Binomial p-value 0.01642 0.10132
Chi-squared p-value 0.02365 0.15730

The p-value tells us, in layman's terms, the likelihood that the observed data are due to chance. The p-values calculated for XOM are below the standard threshold for significance (0.05). Simply put, this means that we are over 95% certain that there is a significant deviation between the observed percentage (34% chance of recovering to the pre ex-date price) and the expected percentage (50% chance, assuming that the post ex-date pricing is random). In other words, there is an inherent bias to the downside for the 5-day % price change of XOM after the ex-date that cannot be sufficiently explained by chance. For SPY, the p-values are above 0.05. This means that the 30:20 counts for SPY are not statistically different from an expected 1:1 ratio arising from the random nature of stock price changes on a short time scale.

A further analysis was carried out: of the 17 (out of 50) times that XOM was able to recover its share price to the pre ex-date price, how many times was it "helped" by a positive 5-day movement in the underlying index?

  XOM share price recovers XOM share price doesn't recover
SPY 5-day positive change 15 15
SPY 5-day negative change 2 18

The table above shows that of the 17 times that XOM recovered to its pre ex-date price after 5 days, it was aided by a positive movement in the underlying index in 15 of those times. In only two times (out of 17) was XOM able to recover its share price 5 days after the ex-date when the movement in the underlying index was down.

The next table shows data for the 5-day % price change for XOM for its past 50 ex-dates. The % change was calculated with the share price of XOM on the day before the ex-date as the denominator. Comparative data for SPY are also shown.

5-day % price change XOM SPY
Mean -0.90 -0.10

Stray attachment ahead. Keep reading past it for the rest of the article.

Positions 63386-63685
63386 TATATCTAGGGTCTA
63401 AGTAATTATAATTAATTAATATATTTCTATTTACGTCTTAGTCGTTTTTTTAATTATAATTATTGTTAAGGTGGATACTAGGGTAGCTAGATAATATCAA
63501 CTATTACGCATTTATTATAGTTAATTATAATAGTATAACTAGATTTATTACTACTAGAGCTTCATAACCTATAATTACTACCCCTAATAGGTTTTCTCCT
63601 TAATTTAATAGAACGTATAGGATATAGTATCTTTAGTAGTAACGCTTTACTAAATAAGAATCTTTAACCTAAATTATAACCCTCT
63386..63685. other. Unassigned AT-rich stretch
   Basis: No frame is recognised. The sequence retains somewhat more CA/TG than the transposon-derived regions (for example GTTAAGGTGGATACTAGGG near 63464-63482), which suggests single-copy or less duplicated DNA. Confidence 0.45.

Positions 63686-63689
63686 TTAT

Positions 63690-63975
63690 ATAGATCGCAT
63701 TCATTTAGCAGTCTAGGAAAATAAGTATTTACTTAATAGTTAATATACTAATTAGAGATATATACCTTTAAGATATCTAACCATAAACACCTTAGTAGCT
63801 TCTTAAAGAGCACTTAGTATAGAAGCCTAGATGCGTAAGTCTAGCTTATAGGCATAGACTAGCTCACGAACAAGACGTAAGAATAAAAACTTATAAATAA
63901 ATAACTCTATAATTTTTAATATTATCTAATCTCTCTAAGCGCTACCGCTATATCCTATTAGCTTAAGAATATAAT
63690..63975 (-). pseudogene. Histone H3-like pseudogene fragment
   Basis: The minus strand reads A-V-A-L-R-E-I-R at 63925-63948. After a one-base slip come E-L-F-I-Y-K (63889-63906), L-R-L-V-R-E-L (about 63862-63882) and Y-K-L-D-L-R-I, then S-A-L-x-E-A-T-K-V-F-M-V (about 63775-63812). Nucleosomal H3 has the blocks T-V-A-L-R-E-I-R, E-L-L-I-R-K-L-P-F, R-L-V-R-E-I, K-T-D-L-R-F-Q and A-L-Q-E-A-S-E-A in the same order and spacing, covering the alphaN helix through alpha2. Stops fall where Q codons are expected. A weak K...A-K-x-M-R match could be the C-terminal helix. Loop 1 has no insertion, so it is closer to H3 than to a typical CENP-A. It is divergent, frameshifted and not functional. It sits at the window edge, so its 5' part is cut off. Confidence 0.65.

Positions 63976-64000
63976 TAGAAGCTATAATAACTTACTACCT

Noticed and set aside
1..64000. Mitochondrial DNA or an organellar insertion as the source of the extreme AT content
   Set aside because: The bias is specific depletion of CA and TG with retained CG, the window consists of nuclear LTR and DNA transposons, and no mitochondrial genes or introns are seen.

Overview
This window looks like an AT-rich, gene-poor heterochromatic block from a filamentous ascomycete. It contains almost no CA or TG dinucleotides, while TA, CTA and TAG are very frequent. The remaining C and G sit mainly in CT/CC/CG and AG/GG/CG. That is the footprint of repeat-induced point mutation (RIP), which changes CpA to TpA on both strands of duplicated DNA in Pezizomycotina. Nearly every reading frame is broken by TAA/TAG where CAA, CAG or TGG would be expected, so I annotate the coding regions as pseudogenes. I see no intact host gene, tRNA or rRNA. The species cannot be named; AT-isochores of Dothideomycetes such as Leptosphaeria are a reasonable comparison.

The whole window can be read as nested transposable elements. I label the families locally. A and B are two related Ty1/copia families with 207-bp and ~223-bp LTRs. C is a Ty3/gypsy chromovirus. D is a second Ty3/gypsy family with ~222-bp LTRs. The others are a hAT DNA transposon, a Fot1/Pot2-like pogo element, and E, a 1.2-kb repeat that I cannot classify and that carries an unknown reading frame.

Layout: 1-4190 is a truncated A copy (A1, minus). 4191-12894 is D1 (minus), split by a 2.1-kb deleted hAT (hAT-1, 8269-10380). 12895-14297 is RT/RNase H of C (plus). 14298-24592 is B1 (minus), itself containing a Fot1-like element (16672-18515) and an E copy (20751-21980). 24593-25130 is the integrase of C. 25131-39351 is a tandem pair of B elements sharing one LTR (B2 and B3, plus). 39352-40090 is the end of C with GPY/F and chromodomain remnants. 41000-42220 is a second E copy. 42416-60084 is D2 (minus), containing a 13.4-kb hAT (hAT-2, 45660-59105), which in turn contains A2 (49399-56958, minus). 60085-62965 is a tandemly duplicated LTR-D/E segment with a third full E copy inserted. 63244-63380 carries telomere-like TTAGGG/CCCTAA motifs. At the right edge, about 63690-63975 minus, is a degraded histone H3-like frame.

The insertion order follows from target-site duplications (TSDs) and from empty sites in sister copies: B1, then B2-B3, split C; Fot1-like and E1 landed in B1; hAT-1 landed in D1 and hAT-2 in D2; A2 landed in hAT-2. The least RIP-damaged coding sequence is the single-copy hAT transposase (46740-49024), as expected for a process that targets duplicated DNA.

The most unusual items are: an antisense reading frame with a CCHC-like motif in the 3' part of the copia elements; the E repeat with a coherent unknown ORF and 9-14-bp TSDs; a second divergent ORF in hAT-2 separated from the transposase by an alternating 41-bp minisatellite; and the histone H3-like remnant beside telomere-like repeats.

Median -0.73 -0.42
Standard deviation 2.85 2.15
Standard error 0.40 0.30

The results show that the 5-day % price change of XOM after the dividend was paid out was around negative 0.90%, which is slightly higher than its historical 5-year quarterly dividend of 0.60%. This suggests that holding XOM through the ex-date might even be a negative (on the order of 0.3%). However, preliminary statistical analysis showed that this difference was not significant. Nevertheless, given that the benchmark index declined by an average of only 0.10% during the same time interval, the 0.9% drop in XOM is unlikely to be attributable to movements of the larger stock market as a whole.

The correlation between XOM and SPY in the 5 days after the ex-date of XOM is shown in the figure below.

There is a weak positive correlation, which is expected because XOM is an important constituent of the US market, but also a slight negative intercept, suggesting that XOM tends to move lower than the corresponding price change of SPY in the 5-days following the ex-date of XOM.

Due to the idiosyncratic fluctuations of individual stocks, the standard deviation of 5-day % price changes for XOM was rather high (2.85%). Therefore, a t-test was conducted to investigate whether the decrease of -0.90% was statistically significant compared to the expected value of 0% (assuming that share prices are random over the short term). Comparative data for SPY are also displayed.

t-test p-value 0.0327 0.7535